Import Administration, International Trade Administration, Department of Commerce.
Notice of Amended Final Results of Administrative Review in Accordance with Final Court Decision on Small Diameter Circular Seamless Carbon and Alloy Steel Standard Line and Pressure Pipes from Germany.
February 27, 2001.Start Further Info
FOR FURTHER INFORMATION CONTACT:
Nancy Decker or Phyllis Hall, AD/CVD Enforcement Group III, Office VII, Room 7866, Import Administration, International Trade Administration, U.S. Department of Commerce, 14th Street and Constitution Avenue, NW., Washington, DC 20230; telephone: (202) 482-0196 or (202) 482-1398, respectively.End Further Info
On October 5, 2000, the U.S. Court of International Trade (the Court) affirmed the Department of Commerce's (the Department) remand determination of the final results of the antidumping duty administrative review of Small Diameter Circular Seamless Carbon and Alloy Steel Standard Line and Pressure Pipes from Germany. As no further appeals have been filed and there is now a final and conclusive court decision in this action, we are amending our final results.End Preamble Start Supplemental Information
On March 18, 1998, the Department published the final results of the administrative review in small diameter circular seamless carbon and alloy steel standard line and pressure pipes from Germany (63 FR 13217) (Final Results), covering the period January 27, 1995 through July 31, 1996. On April 27, 1998, the Department published the amended final results of the administrative review in small diameter circular seamless carbon and alloy steel standard line and pressure pipes from Germany (63 FR 20579) (Amended Final Results).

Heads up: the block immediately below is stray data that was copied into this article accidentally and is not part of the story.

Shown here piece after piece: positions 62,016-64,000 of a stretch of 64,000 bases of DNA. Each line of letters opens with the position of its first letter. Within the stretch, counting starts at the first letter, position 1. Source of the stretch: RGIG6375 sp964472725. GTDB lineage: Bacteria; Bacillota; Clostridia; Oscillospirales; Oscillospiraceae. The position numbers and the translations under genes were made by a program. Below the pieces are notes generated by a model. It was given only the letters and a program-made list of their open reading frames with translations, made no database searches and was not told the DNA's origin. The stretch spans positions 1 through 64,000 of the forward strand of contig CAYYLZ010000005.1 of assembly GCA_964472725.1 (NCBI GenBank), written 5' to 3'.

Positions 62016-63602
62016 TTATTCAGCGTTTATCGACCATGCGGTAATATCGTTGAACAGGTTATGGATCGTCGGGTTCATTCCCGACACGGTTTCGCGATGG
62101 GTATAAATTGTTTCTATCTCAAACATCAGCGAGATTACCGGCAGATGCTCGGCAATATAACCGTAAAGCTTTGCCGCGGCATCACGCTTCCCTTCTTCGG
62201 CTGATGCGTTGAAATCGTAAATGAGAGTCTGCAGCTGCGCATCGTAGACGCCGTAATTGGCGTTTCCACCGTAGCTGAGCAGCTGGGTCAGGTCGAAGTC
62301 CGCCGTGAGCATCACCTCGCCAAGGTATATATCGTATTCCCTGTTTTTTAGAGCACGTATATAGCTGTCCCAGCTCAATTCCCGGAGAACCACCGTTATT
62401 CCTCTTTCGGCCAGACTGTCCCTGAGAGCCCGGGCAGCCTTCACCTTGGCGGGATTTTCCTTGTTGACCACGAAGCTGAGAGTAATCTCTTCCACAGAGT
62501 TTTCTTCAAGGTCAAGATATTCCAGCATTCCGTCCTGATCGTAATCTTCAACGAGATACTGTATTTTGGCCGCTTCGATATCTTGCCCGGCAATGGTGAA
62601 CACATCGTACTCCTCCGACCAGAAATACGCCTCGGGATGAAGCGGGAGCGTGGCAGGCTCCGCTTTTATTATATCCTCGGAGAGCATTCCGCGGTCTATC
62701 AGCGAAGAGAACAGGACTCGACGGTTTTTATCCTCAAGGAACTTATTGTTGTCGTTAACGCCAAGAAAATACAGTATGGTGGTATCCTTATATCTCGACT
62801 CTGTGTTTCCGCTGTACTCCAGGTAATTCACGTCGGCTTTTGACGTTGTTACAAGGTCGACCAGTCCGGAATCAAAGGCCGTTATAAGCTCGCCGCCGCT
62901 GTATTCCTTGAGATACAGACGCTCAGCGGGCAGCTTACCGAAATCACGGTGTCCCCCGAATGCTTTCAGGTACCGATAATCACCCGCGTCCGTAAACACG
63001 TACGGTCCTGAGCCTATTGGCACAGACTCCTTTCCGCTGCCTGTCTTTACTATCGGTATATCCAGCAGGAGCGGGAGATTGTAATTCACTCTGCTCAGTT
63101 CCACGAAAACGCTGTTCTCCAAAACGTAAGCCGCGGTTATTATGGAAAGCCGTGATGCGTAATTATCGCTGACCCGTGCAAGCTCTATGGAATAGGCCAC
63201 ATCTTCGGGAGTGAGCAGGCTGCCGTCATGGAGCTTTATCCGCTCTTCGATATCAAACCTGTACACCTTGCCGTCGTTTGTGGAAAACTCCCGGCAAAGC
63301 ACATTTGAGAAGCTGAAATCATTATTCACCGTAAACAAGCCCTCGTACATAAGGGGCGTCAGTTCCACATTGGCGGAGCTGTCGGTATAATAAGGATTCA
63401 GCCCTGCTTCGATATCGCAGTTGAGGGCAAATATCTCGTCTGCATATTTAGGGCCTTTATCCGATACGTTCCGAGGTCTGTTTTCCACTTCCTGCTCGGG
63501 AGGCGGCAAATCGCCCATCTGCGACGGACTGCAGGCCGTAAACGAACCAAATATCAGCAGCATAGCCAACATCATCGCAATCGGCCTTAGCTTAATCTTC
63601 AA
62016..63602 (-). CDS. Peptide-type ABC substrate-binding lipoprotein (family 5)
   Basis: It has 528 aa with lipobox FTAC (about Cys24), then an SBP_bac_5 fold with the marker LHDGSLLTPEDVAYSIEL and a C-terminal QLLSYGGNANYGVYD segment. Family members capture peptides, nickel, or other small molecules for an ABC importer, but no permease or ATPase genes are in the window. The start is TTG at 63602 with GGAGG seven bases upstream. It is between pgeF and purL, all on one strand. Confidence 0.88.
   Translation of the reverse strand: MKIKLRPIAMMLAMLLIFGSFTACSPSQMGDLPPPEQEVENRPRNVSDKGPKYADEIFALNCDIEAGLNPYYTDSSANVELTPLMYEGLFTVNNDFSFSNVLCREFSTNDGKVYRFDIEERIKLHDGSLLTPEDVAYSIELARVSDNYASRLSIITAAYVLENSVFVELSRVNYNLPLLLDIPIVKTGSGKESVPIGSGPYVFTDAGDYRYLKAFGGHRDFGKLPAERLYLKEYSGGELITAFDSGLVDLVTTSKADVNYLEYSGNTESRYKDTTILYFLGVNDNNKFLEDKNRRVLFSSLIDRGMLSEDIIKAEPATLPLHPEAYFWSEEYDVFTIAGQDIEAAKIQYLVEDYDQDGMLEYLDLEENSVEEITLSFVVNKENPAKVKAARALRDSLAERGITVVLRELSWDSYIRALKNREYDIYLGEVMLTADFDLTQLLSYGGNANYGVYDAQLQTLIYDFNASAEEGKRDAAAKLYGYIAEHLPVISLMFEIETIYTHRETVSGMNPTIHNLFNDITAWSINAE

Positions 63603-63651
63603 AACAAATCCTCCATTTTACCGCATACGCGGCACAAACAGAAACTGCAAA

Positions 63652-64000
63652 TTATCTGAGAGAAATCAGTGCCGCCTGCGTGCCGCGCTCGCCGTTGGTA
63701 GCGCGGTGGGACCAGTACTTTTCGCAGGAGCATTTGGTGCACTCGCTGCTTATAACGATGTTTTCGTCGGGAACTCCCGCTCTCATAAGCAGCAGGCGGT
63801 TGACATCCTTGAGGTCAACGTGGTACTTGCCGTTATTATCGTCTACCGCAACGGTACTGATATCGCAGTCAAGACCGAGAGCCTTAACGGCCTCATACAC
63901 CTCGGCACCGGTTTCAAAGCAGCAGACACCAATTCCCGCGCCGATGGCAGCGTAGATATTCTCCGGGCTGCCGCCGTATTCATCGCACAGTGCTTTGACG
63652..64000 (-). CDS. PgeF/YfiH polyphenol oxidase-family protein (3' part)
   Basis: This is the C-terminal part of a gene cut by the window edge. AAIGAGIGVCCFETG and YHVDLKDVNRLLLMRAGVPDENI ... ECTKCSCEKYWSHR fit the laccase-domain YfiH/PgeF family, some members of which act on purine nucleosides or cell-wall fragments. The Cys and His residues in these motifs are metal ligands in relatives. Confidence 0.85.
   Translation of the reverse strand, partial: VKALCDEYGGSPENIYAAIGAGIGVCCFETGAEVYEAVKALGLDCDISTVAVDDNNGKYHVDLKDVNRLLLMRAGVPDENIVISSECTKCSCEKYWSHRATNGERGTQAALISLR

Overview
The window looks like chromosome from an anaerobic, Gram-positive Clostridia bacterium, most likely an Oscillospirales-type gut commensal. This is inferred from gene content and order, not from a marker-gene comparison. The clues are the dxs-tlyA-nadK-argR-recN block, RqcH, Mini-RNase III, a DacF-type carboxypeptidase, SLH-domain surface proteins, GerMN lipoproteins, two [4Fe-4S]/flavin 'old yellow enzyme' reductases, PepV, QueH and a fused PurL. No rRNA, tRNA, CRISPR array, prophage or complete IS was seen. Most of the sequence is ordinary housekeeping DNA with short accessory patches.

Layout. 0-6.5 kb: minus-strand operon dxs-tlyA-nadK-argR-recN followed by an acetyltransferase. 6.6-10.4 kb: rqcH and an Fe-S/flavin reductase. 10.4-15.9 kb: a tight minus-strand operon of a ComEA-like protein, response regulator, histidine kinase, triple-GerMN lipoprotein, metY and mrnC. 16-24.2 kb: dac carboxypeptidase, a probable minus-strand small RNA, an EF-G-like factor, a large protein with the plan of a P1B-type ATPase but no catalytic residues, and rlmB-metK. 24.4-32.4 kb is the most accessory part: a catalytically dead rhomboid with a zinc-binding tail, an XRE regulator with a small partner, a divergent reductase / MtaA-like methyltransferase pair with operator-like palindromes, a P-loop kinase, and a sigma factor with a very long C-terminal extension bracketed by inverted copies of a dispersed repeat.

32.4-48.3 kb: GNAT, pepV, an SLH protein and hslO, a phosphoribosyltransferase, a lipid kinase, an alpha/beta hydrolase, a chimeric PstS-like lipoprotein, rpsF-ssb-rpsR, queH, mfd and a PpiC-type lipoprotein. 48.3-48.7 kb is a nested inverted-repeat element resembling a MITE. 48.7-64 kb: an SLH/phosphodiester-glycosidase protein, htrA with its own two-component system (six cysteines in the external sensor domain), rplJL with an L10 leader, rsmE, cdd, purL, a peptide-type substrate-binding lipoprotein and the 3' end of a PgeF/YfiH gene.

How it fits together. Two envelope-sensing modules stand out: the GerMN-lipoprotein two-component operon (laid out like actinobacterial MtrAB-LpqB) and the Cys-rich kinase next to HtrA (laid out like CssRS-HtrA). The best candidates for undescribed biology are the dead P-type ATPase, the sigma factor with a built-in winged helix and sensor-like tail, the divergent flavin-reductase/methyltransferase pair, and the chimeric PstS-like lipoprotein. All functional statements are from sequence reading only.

Respondent Mannesmann challenged the Department's final results on three issues: (1) the Department's interpretation of sections 773(f)(2) and (3) of the Act; (2) the Department's use of adverse facts available to value Mannesmann's purchases of steel billets from an affiliated supplier; and (3) the use of adverse facts available to value the amount of U.S. customs duties paid by Mannesmann. In the Final Results, the Department, pursuant to sections 773(f)(2) and (3) of the Act, used the highest of the transfer price, cost of production or market value to value the billets purchased from an affiliated supplier. The Department concluded that because Mannesmann had not acted to the best of its ability to comply with the Department's information requests, the application of the higher market value to value the billets purchased from its affiliated supplier as adverse facts available was warranted. The Department determined adverse facts available was warranted because of Mannesmann's lack of response to the Department's request for market price information for any purchases of the identical input from unaffiliated suppliers, and the discovery at verification that Mannesmann did make such a purchase of an identical input from both its affiliated supplier and an unaffiliated supplier. The Department utilized the purchase price of the purchase discovered at verification as market value and used this information as facts available to determine market value for the other types of billets because there was no other market value information on the record for the other types of billets. In addition, the Department found that the use of adverse facts available was appropriate for the final results. Therefore, the Department applied this market value adjustment to all purchases from affiliated suppliers. To value the customs duties Mannesmann paid on its U.S. sales in the Final Results, the Department used as adverse facts available, the highest U.S. duty amounts reported by Mannesmann for those instances where it was unable to exactly verify Mannesmann's duty rates. The Department applied adverse facts available because it discovered at verification that Mannesmann had under-reported its U.S. duties paid on a number of entries, and because Mannesmann could not recreate or explain the allocation methodologies it used to derive its figures. Thus, for the Final Results, the Department determined a dumping margin of 22.12 percent for the period of review (POR), based on adverse facts available. On October 29, 1999, the court remanded these final results. See Mannesmannrohren-Werke AG v. United States, 77 F.Supp.2d 1302 (CIT 1999).